Like any nutrient, too much nitrogen in a river, lake or groundwater encourages algae to bloom. When all that algae dies and rots it sucks oxygen out of the water, rendering it unfit for life. This is how our rivers and lakes are dying.
We have what economists call an “externality” – where the actions of a producer create costs they don’t pay for but leave others to pick up the tab. Until those costs are sheeted back fully to producers, in this case the farmers, their personal profits will be inflated at society’s cost. And of course the higher the profits, the more new dairy farms get set up, making the problem worse. A circuit-breaker is needed.
It gets worse – as intensification increases farmers are removing more and more water from the rivers, which concentrates the nutrient leeching even more. Some naively take the view that every drop of water that makes it to the sea is a waste, ignorantly overlooking the benefits that rivers give to us and their unique contribution to our environment – places for fishing, kayaking, swimming and a haven for rare plants and animals.
Politicians assure us that our rivers are a common resource, one that we all own. While Maori would argue the toss, we won’t get into Treaty issues here but, regardless, farmers don’t own the rivers. So why are they able to deplete and contaminate at will? Yes they require a permit but that gives them a permanent right to freely use (and abuse) what is a common resource. They pay for the irrigation schemes but they don’t pay for the water itself – they should, just as they should pay for the nutrient leeching.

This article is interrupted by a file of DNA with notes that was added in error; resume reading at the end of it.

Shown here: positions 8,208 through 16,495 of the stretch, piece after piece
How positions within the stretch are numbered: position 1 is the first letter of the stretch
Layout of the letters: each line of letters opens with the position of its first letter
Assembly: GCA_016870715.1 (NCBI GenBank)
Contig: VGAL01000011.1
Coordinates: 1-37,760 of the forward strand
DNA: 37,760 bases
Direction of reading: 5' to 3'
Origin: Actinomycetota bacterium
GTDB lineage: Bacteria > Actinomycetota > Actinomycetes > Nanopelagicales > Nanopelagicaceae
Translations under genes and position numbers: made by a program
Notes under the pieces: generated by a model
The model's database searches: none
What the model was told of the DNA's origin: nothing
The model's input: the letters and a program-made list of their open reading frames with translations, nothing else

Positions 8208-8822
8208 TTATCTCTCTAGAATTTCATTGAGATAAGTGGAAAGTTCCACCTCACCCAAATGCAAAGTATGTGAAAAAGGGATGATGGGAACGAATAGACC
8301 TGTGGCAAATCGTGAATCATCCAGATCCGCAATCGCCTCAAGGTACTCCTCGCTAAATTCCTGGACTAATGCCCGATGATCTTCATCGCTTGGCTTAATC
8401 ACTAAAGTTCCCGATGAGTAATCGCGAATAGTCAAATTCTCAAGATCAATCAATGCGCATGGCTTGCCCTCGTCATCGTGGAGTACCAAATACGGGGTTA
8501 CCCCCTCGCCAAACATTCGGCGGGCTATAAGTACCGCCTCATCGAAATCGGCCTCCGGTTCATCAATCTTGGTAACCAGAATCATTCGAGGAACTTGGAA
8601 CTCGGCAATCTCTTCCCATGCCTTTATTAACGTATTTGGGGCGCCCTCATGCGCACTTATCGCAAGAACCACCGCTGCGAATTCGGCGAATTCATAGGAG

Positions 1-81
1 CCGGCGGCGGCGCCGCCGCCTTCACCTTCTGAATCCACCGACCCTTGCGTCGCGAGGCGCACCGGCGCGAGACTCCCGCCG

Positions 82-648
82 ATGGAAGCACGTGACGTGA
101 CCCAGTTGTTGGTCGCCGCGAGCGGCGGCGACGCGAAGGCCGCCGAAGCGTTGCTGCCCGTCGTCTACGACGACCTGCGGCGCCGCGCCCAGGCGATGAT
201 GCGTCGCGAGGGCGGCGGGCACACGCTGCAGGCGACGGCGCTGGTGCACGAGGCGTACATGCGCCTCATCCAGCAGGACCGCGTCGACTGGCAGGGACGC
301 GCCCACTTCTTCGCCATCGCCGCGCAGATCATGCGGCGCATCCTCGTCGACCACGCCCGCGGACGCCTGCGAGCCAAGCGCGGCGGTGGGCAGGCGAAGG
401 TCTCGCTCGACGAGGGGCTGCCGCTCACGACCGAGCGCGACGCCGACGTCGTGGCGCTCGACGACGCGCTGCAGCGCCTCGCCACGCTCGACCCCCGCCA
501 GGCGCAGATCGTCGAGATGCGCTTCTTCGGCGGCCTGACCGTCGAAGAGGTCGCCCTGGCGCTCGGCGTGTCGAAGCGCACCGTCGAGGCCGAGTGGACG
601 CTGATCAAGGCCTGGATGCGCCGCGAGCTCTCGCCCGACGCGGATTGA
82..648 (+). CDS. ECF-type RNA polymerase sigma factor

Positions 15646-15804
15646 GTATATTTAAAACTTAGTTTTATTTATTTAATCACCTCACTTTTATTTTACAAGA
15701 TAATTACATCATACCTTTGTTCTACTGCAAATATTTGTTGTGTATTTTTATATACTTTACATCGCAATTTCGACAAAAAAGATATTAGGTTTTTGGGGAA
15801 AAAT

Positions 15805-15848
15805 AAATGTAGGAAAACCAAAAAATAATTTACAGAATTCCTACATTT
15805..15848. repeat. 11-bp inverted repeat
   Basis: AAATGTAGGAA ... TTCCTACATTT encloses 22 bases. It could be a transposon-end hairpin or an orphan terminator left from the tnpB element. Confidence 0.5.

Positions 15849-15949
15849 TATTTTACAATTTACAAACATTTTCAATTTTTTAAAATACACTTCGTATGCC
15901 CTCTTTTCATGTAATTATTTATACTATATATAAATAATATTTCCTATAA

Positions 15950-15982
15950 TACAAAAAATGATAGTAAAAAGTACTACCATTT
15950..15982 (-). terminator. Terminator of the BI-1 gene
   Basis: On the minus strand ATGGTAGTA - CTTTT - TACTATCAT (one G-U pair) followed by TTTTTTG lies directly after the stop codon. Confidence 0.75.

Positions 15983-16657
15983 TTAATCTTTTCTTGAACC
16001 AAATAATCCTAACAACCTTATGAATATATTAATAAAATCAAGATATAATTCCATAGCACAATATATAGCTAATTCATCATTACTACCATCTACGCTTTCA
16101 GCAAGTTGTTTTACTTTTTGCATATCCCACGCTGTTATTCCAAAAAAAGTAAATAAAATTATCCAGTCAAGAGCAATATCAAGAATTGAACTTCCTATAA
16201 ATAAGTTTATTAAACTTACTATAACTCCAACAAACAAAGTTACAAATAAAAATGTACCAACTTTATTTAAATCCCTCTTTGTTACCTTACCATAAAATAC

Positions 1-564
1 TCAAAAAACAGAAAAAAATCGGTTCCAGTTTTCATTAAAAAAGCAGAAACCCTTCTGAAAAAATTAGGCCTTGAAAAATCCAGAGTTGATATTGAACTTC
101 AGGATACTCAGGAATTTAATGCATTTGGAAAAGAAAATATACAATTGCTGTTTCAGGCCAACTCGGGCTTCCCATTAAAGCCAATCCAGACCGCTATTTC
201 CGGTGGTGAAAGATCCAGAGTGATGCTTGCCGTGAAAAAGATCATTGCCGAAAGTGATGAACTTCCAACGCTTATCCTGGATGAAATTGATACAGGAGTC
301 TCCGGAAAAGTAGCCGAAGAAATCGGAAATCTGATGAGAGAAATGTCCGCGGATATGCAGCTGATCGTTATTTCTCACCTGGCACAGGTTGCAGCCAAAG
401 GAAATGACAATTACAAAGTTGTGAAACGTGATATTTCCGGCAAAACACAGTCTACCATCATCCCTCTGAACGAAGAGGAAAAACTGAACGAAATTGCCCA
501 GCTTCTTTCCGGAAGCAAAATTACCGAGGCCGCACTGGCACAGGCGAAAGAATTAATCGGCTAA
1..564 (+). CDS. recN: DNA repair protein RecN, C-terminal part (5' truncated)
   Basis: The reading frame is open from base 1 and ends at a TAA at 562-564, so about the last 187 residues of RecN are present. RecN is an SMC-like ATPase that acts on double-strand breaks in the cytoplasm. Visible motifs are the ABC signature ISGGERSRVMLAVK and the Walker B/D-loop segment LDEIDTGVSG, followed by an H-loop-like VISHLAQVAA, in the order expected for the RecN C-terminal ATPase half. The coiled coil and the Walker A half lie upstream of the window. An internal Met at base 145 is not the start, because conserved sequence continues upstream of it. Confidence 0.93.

The Commissioner for the Environment’s report showed that more conversions is the main problem facing our rivers – far outweighing any benefits coming from farmers’ remedial efforts such as riparian management, effluent management, nutrient management, and water use management. Despite all this, the problem is getting worse.
About 283,700ha of land were converted to dairy between 1996 and 2008, an increase of 23 per cent. It projects that by 2020 another 370,300ha will be added to the dairy estate, another 25 per cent increase. Canterbury has had the highest conversion rate with 122,500ha, an increase of 170 per cent, with another 100,000ha likely to convert to dairying between 2008 and 2020.